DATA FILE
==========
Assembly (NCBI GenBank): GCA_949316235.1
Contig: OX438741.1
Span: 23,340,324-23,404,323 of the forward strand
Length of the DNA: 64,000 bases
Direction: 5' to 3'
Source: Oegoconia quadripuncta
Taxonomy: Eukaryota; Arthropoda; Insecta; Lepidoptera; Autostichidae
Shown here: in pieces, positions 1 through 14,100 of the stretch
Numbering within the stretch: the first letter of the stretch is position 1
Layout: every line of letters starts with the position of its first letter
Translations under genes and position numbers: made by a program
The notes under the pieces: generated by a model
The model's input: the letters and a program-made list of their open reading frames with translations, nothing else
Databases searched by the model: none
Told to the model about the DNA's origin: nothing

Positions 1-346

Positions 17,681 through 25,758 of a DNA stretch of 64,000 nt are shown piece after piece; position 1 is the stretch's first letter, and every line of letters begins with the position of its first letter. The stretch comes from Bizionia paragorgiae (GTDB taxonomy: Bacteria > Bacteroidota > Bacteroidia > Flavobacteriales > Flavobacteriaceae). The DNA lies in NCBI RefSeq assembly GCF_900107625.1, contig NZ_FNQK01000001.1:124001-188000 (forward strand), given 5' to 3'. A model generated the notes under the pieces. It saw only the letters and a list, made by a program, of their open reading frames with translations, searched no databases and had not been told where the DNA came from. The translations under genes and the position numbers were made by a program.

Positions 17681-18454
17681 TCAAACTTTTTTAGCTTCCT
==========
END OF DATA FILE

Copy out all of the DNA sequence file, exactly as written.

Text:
Assembly (NCBI GenBank): GCA_949316235.1
Contig: OX438741.1
Span: 23,340,324-23,404,323 of the forward strand
Length of the DNA: 64,000 bases
Direction: 5' to 3'
Source: Oegoconia quadripuncta
Taxonomy: Eukaryota; Arthropoda; Insecta; Lepidoptera; Autostichidae
Shown here: in pieces, positions 1 through 14,100 of the stretch
Numbering within the stretch: the first letter of the stretch is position 1
Layout: every line of letters starts with the position of its first letter
Translations under genes and position numbers: made by a program
The notes under the pieces: generated by a model
The model's input: the letters and a program-made list of their open reading frames with translations, nothing else
Databases searched by the model: none
Told to the model about the DNA's origin: nothing

Positions 1-346

Positions 17,681 through 25,758 of a DNA stretch of 64,000 nt are shown piece after piece; position 1 is the stretch's first letter, and every line of letters begins with the position of its first letter. The stretch comes from Bizionia paragorgiae (GTDB taxonomy: Bacteria > Bacteroidota > Bacteroidia > Flavobacteriales > Flavobacteriaceae). The DNA lies in NCBI RefSeq assembly GCF_900107625.1, contig NZ_FNQK01000001.1:124001-188000 (forward strand), given 5' to 3'. A model generated the notes under the pieces. It saw only the letters and a list, made by a program, of their open reading frames with translations, searched no databases and had not been told where the DNA came from. The translations under genes and the position numbers were made by a program.

Positions 17681-18454
17681 TCAAACTTTTTTAGCTTCCT